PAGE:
3. Shake the elderflowers to remove any bugs and other debris, but don’t wash them, as that might dilute the flavour. Add them to the sugar water and bring to a boil. Simmer for 5 minutes, then pour the hot liquid over the sliced and pared citrus fruits. Cover and allow to infuse at room temperature for 24 hours. 
  4. Finally strain the syrup through a muslin cloth and pour into sterilised glass bottles. The syrup will keep for several weeks in the fridge and for years in the freezer. If you do decide to freeze it, do leave enough room in your bottle to allow for expansion.
  5. If you are planning on making the cake below, reserve the citrus slices and zest and a couple of the elderflowers for the mixture.

 



Irish potato farls with chives and spring onions

Irish potato farls are a quick and easy dish to make with leftover mashed potatoes. They are delicious on their own with butter or as part of a larger meal as a bread replacement, especially a cooked breakfast. I like leaving them in the oven a little longer, to make them extra crispy on the bottom. But I know there are people who prefer them soft and pale.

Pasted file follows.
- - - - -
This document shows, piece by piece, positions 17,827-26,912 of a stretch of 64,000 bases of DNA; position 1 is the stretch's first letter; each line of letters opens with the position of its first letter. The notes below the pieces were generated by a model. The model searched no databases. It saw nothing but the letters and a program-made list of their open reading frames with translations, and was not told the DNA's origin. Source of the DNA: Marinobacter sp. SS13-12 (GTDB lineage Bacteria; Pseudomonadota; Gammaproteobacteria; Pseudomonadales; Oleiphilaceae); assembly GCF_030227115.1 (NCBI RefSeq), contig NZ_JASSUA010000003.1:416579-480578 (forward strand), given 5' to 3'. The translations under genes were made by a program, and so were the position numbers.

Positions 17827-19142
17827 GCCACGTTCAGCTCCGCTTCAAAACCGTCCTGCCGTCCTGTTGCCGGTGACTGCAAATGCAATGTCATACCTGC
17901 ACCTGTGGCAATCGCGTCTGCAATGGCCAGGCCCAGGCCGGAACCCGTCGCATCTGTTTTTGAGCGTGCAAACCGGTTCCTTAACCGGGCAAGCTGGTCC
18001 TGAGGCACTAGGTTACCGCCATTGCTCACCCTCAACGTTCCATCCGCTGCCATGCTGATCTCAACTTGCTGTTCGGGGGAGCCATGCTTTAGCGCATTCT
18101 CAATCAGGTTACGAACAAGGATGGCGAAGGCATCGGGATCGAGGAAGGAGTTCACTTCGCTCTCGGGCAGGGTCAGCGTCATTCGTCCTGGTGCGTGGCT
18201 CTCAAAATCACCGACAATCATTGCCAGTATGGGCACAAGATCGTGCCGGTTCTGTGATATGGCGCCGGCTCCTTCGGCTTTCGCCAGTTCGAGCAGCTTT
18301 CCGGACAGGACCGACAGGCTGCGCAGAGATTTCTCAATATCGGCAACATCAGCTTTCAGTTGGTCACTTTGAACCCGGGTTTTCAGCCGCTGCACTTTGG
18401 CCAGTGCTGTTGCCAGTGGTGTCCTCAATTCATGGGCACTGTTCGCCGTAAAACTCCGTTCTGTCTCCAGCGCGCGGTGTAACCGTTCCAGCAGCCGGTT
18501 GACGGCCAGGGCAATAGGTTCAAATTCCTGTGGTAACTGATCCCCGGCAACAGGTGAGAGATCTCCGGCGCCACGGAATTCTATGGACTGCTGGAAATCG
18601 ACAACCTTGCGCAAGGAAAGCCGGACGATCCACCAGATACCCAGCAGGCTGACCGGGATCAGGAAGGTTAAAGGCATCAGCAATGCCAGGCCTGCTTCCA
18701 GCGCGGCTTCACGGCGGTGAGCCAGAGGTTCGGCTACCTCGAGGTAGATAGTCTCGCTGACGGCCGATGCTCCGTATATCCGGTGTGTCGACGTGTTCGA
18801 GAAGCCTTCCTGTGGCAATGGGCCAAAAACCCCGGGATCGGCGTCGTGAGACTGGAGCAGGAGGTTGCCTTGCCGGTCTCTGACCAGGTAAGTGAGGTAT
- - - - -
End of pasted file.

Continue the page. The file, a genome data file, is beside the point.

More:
Potatoes are often slated as unhealthy high-carb foods, but they contain more potassium than bananas, and they also contain fibre, vitamin C, vitamin B6, plus a bit of iron and calcium. They also contain phytonutrients like flavonoids that function as powerful antioxidants. This recipe would also be great with purple potatoes, but sweet potato mash is not “dry” enough for farls. If you’d like to use sweet potatoes or mashed pumpkin, try the South African “pampoenkoekies” instead.

Farls

Irish potato farls

Serves 4

Ingredients
500g mashed potatoes
heaped 1/2 teaspoon salt
freshly ground black pepper
50g butter, melted
15g chives, finely snipped
3 spring onions, finely sliced
150g flour of your choice
1 teaspoon baking powder

Method

  1. Preheat the oven to 200°C.
  2. Mix all the ingredients into the mashed potatoes – use the back of your large spoon to squash the potatoes into the flour. As soon as you can no longer see any flour, use your hands to form the dough into 3 balls. You can add more flour if the mixture is too wet and a little milk if it is too dry.
  3. Flatten each ball with the palm of your hand and gently roll out on a lightly floured surface until about 1cm thickness.  Cut the circle into quarters.
  4. Heat one or more small cast iron frying pans with a knob of butter each over a medium heat until hot, but not smoking. Place four quarters carefully into each of the pans and bake in the oven for 10 to 20 minutes, depending on how brown you like them. You can flip them over half-way, although we just leave them on the same side until we’re happy with the colour. 
  5. Serve with butter or pesto and grated cheese, with a cooked breakfast or topped with your favourite sandwich toppings.